When Paul Romer sees the world's two biggest economies locked in a trade war, his thoughts turn to robots.
Business leaders and investors worry that tariff barriers thrown up by the U.S. and China will block the global flow of goods and services. Romer, who won this year's Nobel economics prize for his work on how technology drives growth, is more concerned about the flow of ideas. He sees the risk of a different kind of protectionism: one in which Washington and Beijing fight to control fields like artificial intelligence — claiming ownership of breakthroughs which could benefit all humanity, if only they were set free.
"If the knowledge already exists, it's better for everybody to use it," Romer said.
Underlying the trade conflict, from a U.S. perspective, is Chinese disregard for intellectual property. The Trump administration has accused China of pursuing its ambition to dominate the key technologies of the future by stealing American ideas.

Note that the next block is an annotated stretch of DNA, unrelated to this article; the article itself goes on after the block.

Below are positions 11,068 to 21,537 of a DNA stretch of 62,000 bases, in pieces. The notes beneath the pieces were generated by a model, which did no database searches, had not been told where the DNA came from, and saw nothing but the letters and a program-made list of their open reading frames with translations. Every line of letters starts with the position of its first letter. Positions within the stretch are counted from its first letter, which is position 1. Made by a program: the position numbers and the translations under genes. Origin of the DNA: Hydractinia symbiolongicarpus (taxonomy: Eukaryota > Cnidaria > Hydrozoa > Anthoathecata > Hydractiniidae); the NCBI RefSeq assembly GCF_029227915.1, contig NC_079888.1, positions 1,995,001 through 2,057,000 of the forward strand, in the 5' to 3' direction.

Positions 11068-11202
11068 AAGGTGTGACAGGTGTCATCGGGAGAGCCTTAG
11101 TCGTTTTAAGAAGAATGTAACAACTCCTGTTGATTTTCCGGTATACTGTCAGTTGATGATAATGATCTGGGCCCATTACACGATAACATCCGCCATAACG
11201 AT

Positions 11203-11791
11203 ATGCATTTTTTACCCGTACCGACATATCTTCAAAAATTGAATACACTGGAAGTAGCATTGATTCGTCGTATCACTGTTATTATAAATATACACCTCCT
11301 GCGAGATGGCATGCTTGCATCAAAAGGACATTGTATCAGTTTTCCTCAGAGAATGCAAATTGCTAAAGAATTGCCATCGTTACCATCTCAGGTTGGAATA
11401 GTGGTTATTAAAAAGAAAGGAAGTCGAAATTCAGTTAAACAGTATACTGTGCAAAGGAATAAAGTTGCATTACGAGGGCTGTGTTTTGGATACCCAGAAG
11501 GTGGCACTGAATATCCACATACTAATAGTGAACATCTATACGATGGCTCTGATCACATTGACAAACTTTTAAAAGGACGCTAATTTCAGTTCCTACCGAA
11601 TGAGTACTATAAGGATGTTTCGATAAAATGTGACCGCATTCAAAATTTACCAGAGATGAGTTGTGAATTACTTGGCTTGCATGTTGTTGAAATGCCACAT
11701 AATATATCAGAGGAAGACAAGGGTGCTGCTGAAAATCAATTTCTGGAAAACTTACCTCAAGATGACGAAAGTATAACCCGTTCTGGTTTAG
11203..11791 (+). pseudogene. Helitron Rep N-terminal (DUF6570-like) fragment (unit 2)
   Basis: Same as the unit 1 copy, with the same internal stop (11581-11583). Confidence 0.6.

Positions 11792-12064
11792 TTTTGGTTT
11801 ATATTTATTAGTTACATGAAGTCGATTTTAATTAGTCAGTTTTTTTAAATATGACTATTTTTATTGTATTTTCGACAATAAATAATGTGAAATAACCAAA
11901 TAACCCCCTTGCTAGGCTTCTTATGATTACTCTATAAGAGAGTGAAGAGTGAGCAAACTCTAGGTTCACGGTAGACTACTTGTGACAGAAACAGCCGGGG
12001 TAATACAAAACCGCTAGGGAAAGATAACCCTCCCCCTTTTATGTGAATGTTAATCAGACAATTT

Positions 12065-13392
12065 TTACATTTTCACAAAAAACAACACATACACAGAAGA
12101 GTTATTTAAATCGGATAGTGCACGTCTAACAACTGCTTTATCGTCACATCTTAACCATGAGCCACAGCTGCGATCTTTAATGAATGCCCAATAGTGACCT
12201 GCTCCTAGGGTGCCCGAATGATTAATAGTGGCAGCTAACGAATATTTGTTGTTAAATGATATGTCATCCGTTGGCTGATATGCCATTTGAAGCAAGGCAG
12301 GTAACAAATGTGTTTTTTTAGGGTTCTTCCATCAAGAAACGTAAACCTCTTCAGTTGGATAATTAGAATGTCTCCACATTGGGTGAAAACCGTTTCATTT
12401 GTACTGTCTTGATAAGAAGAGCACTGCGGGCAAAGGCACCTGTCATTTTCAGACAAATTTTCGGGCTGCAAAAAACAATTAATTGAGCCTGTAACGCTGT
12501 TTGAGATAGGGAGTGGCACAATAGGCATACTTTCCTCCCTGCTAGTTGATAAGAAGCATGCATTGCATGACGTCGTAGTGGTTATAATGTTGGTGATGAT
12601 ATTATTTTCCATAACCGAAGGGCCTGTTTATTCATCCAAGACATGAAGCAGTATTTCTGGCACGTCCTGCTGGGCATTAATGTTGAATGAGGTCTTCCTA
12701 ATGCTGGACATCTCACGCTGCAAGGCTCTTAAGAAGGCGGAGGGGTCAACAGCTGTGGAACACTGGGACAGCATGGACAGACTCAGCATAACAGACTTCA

But if that is what China is doing, Romer suggests, it's merely following in American footsteps. Britain leveled similar accusations against the U.S. when it was emerging as an industrial power in the 19th century.
In his pioneering 1990 paper, Romer argued that technological advance isn't something that arrives unexpectedly from outside an economy, like manna from heaven, to make faster growth possible. Instead, it has generated from inside the economy — and policy decisions can make it more or less likely.
The best environment for fostering useful discoveries, he said in his Nobel acceptance speech this month, is a society where they can easily be shared.
It is essentially an open-source view of the world — at odds with both America's drive to protect the intellectual-property holdings of its corporations and China's stated goal of primacy in cutting-edge sectors like robotics.
"Especially in these domains like artificial intelligence," Romer said, the best approach may be to "allow more transparency about information. Perhaps even require it."
The Nobel is a platform, and Romer is weighing how to use it to advance an open-source agenda. He favors free markets but says there's an important role for government too: steering what he calls the "global innovation machine" toward shared problems that need solving, like lowering carbon emissions.
Mayeda writes for Bloomberg News.